Recipe by Tami Smith, Premium Member © 2000 Sarah Phillips CraftyBaking.com
Tami gave me her authentic Pennsylvania Dutch Funnel Cake Family Recipe that has been passed from her mother's side of the family (Pennsylvania Dutch descendants) to her. The batter is poured through a funnel in a circular fashion into hot cooking oil and fried until golden brown. They are often served with powdered sugar, jam, or other toppings. Powdered sugar is the traditional topping, although an old Dutch one is molasses. Cinnamon sugar is popping up at some festivals, but it is not traditional, and I have never heard of any fruit toppings served with funnel cakes. They are usually served with fried dough, etc.
QUICK-BREAD RECIPE HELP
The trick to nice cakes is a batter that is thick enough to pour nicely, but not so thick that it globs out of the funnel. I have seen festival cake people using a large pitcher that has a spout "funnel" on the end, making the task less messy and easier to do in bulk. Also, most do not put more that one cake in each pan, the usual funnel cake for festivals is the size of the paper plate it is served on. They usually have 4 to 6, 10-inch cast iron skillets going on the stove at all times, and one cake is made in each skillet. The best funnel cake stands ALWAYS have long lines because they are worth the wait to fry fresh and to burn your fingers as you rip off pieces and pop them in your mouth before the sugar melts too much.
1 large egg, beaten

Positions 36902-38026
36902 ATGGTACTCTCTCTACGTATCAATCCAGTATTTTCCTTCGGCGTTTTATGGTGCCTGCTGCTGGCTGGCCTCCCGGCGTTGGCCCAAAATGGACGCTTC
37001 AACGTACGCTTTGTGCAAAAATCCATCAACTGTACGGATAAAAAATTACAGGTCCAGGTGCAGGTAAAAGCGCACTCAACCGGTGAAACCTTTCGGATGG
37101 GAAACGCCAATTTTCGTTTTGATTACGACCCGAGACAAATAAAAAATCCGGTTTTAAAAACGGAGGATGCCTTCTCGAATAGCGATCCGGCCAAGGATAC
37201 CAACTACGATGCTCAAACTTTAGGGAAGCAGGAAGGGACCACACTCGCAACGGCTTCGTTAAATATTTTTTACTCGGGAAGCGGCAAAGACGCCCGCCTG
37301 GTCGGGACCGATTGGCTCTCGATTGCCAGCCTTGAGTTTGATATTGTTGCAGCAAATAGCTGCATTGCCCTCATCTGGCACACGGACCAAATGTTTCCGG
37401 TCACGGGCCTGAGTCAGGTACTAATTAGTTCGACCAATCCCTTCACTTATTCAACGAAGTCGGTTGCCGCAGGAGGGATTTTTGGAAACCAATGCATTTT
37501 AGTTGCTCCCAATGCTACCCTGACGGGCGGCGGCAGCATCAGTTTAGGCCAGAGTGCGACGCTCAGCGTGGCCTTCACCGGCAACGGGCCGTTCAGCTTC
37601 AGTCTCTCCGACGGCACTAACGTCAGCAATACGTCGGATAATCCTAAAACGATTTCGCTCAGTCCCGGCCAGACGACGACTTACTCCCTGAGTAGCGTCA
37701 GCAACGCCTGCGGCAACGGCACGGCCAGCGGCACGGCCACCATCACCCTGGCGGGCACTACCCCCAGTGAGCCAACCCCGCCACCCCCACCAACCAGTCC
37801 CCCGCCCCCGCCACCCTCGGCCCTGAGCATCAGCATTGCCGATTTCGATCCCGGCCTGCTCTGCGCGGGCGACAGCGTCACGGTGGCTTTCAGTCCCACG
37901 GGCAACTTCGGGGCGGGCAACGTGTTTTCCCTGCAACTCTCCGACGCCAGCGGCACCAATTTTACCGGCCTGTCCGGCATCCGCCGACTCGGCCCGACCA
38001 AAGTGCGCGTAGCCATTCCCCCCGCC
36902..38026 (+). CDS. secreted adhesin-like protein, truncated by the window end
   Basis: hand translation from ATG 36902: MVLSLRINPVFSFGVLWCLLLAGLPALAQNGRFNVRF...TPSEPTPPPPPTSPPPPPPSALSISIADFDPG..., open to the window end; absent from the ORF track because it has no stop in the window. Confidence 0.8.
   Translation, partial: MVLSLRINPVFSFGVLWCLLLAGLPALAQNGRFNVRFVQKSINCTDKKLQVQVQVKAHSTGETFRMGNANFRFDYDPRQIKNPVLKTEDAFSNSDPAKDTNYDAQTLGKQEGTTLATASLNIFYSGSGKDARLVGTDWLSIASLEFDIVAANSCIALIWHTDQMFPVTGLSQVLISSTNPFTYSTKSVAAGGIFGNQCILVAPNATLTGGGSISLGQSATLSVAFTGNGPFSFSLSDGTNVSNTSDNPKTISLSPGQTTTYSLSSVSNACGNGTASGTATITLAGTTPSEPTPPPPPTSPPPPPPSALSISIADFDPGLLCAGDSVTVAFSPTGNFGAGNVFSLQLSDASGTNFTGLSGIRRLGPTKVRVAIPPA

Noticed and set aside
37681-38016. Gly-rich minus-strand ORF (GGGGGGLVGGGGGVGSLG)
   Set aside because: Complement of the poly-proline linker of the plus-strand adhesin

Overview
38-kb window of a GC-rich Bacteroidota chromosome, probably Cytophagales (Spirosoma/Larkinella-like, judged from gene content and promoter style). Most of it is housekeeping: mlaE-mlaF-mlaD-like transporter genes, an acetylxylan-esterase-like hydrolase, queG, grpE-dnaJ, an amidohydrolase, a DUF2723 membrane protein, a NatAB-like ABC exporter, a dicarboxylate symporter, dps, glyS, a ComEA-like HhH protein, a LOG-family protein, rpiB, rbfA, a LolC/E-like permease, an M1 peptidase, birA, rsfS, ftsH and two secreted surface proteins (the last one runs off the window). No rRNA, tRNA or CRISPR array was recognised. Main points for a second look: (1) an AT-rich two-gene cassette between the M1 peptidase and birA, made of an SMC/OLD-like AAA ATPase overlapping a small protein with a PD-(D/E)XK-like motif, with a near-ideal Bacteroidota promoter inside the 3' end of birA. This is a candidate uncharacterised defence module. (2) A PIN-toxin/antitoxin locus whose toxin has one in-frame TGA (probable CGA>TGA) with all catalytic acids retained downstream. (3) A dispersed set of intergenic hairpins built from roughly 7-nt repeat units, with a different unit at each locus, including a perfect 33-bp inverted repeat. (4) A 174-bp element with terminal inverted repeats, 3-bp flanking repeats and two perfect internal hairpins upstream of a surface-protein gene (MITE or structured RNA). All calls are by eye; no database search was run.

2/3 cup whole or 2& milk
1 1/4 cups unbleached all-purpose flour; spoon into measuring cup and level to rim
2 tablespoons sugar
1 teaspoon baking powder
1/4 teaspoon salt
shortening or vegetable oil for frying; Note: Cottonseed, sunflower, and grapeseed oil are particularly good oils for frying because they withstand high temperatures without breaking down. (An oil that's broken down becomes foamy and develops an acrid and bitter smell.) Use enough oil, between 2 and 3 inches, so that the fritters float freely.
1. Heat 2 to 3-inches of oil or shortening to 375 degrees F in a deep electric, heavy bottomed or cast iron skillet, Dutch oven or flat-bottomed wok. Measure temperature with a deep frying or candy thermometer.
2. Beat the milk with the egg. Blend the dry ingredients and gradually add the milk/egg mixture, beating constantly with a spoon until the mixture is smooth.
3. Hold funnel closed with your finger over the hole and fill with batter.
Carefully hold over hot fat (375-degrees) (shortening is the traditional frying fat, but other oils work well) and move your finger to drop batter into the fat, use a circular motion from the center to the outside, swirling around.
Immediately replace your finger on the funnel hole and move to create another cake. Do not crowd in the fat.
4. Fry until golden brown, about 2 minutes, turning once using tongs. Cook 1 minute more on the other side until golden.
5. Remove with a slotted spoon and "dab" on paper towels.
6. Repeat the process until all of the batter is used up.
Cool slightly and sprinkle powdered sugar over the top. Serve immediately.